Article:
In a CNN interview two years ago, Hillary Clinton, then former Secretary of State, today the Democratic candidate for President of the United States, characterised her relationship with Israel's prime minister, Benjamin Netanyahu as "very good".
This, she explained, was "because we can yell at each other, and we do. And I was often the designated yeller".
Those familiar with the ties between Israel's prime minister and the woman who may be America's next president agree with the yelling part. In 2010, following a visit to Jerusalem by Vice President Joe Biden that was marred by the news of new settlement building, Mrs Clinton called Mr Netanyahu for a 43-minute conversation that included mainly yelling.
There is little love for the prime minister in Mrs Clinton's circle of advisers and close friends, many of whom have been with her since her days as First Lady. Mr Netanyahu is widely seen as the man who did everything he could to ruin the key diplomatic initiatives of presidents Bill Clinton and Barack Obama, the Oslo Accords, and the nuclear agreement with Iran.
This antipathy is tempered however by two factors. Ms Clinton is a careful pragmatist, she can yell at Mr Netanyahu but also recognises that as long as he leads Israel - and he has no intention of leaving a minute before he is forced out - she needs to work with him. The other factor is that despite her attempts to project a more progressive image in the bruising primaries contest against Bernie Sanders, Mrs Clinton is an establishment politician, and is not going to change.
She wants to succeed where her husband failed
Her political career has prospered within the mainstream Democratic Party, which is still staunchly pro-Israel. Many of her main allies and supporters are Jewish and while they tend not to be pro-Netanyahu, they would be dismayed to see the open rift between the two countries' leaders during the Obama years remain under their friend Hillary. She has been quick to assure them that in the first month of her presidency, an invitation to the White House will be sent to Israel's prime minister.
Alon Pinkas, a former senior Israeli diplomat, who served as Consul-General in New York, explained: "It's true that the milieu around her and Bill don't like Netanyahu and believe that they can't trust him, but ultimately she wants to stick to the old formula of a two-state solution and won't try and change the paradigms. If she believes there is a creative way to reach that solution, she will go for it and if Netanyahu is seen as trying to obstruct her, he will miss Obama."
The conflict with the Palestinians is not the only issue on which a new administration can affect Israel's security. During her four years as Secretary of State and in interviews she has given since, Mrs Clinton has appeared critical of what is widely seen as a lower-profile American involvement in the Middle East. Israeli officials are hopeful that as president she would prove more forceful in dealing with Islamic extremism, the ongoing war in Syria and Iran's growing regional influence. While Mr Obama's relations with traditional American allies in the region has often been frosty, the next Democrat president is expected to revert to a more friendly alliance.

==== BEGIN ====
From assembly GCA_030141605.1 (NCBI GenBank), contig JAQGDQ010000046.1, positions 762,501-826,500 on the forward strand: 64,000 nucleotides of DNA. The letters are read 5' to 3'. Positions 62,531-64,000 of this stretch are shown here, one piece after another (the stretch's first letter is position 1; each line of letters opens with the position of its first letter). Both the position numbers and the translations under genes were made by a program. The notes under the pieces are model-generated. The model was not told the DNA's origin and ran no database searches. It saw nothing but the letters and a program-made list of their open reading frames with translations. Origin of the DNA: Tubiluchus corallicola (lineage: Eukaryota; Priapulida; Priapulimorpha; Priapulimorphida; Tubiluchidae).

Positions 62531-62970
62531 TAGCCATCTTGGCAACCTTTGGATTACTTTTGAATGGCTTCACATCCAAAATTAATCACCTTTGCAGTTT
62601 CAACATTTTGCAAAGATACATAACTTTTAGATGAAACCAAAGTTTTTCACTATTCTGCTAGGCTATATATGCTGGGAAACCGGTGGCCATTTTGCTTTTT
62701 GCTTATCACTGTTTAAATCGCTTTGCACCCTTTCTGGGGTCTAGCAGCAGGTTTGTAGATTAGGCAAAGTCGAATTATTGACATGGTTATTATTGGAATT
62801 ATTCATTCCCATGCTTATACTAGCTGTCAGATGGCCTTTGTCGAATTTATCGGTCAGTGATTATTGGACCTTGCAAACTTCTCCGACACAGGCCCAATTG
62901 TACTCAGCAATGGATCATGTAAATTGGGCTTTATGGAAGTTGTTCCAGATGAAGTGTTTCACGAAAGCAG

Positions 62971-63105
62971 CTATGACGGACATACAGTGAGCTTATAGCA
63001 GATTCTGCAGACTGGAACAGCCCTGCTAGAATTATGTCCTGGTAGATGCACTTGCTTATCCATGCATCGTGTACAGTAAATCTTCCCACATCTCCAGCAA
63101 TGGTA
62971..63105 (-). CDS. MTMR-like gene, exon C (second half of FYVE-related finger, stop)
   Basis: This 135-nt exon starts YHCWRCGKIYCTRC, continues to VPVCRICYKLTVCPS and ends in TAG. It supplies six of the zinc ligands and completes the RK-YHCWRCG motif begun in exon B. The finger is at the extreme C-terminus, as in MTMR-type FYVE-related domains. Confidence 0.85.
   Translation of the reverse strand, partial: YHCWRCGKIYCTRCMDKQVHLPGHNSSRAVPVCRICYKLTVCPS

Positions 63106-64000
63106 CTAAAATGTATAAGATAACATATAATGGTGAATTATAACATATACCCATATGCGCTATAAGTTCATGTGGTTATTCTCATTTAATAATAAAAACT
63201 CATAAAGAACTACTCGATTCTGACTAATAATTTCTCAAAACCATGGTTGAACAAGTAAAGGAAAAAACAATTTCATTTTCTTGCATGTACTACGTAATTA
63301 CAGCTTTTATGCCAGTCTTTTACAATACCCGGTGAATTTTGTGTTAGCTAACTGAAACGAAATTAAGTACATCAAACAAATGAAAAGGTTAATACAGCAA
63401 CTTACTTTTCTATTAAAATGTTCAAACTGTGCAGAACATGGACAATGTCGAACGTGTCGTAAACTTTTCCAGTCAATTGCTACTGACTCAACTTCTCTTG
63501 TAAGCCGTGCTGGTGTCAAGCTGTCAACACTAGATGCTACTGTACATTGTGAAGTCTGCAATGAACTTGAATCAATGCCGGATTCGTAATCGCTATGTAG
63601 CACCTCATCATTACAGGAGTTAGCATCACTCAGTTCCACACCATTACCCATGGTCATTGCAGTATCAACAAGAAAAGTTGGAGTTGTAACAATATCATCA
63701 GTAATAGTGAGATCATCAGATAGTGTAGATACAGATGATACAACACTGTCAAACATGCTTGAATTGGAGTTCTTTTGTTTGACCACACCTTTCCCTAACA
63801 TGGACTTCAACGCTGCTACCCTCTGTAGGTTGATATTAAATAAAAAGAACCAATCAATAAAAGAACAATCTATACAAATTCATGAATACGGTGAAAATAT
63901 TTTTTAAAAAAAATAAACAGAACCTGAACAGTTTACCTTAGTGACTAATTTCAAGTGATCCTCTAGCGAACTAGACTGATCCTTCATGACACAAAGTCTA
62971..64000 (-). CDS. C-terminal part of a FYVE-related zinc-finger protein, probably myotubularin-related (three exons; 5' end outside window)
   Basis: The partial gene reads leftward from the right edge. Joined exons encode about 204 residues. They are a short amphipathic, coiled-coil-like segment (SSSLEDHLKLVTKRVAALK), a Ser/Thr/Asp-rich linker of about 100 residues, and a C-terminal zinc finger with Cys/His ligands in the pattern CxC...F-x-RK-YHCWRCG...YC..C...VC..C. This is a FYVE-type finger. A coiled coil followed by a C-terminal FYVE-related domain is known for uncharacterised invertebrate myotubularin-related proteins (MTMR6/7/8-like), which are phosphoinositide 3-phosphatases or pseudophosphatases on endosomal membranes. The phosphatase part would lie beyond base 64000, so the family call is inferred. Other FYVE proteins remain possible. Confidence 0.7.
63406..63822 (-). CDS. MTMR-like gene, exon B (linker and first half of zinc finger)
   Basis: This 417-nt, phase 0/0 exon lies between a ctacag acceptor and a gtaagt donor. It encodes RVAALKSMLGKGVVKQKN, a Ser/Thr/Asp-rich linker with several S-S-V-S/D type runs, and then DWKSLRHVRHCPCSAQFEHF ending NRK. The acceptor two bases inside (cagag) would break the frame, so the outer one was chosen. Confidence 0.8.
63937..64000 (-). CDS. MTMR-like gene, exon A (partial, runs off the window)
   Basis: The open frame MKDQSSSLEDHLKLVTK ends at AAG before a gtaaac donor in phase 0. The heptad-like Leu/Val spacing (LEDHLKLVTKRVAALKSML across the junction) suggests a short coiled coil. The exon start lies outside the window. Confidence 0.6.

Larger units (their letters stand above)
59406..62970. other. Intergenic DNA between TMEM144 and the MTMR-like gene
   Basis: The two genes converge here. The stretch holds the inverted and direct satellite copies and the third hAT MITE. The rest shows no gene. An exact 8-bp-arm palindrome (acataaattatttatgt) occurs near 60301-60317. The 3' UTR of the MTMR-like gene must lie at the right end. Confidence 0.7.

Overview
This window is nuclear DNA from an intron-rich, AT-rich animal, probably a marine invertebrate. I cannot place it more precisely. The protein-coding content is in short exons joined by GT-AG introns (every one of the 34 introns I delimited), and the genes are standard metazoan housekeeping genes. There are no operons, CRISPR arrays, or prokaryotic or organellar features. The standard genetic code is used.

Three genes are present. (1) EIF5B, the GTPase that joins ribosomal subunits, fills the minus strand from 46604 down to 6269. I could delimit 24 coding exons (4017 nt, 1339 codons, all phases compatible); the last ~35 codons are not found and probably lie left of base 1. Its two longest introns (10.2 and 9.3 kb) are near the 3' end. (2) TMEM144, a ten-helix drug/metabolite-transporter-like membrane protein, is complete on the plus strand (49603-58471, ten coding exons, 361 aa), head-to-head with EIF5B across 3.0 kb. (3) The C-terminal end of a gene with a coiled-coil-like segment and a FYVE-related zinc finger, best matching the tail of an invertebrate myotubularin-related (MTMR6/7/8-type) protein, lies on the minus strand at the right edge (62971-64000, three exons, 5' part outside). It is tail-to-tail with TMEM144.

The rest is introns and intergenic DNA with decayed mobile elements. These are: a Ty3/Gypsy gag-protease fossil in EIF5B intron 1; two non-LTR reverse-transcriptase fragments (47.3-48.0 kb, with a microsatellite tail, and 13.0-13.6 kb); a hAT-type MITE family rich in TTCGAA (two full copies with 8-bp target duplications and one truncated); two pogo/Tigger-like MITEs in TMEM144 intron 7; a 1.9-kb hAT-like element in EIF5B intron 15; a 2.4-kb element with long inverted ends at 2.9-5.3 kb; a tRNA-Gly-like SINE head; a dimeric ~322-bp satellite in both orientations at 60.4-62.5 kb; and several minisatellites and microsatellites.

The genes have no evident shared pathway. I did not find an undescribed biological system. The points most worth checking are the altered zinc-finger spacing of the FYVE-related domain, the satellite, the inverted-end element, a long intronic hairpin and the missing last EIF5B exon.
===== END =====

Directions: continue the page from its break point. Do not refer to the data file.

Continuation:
Ultimately, the relationship between a second President Clinton and the Israeli government could be a result of the particular combination of challenges facing the next administration in Washington.
Assuming she wins in November, Mrs Clinton would return to the White House at the age of 69, relatively old for a new president, but with a keen understanding of the limitations of the most powerful job in the world. No previous president will have had her experience in the engine room of the Israeli-Palestinian diplomatic process.
A ruthless pragmatist, she will want to succeed where her husband and other predecessors failed and deliver the elusive peace deal. If she believes she can do it, her administration's efforts will focus on that goal, and the relationship with Mr Netanyahu, or his successor, is likely to be difficult.
But she is likely to conclude that her chances of success are no greater than other presidents', and while paying lip service to the "peace process", will pursue a policy of "managing the conflict". In such an outcome, whatever their personal feelings for each other, she will get on just fine with Israel's prime minister.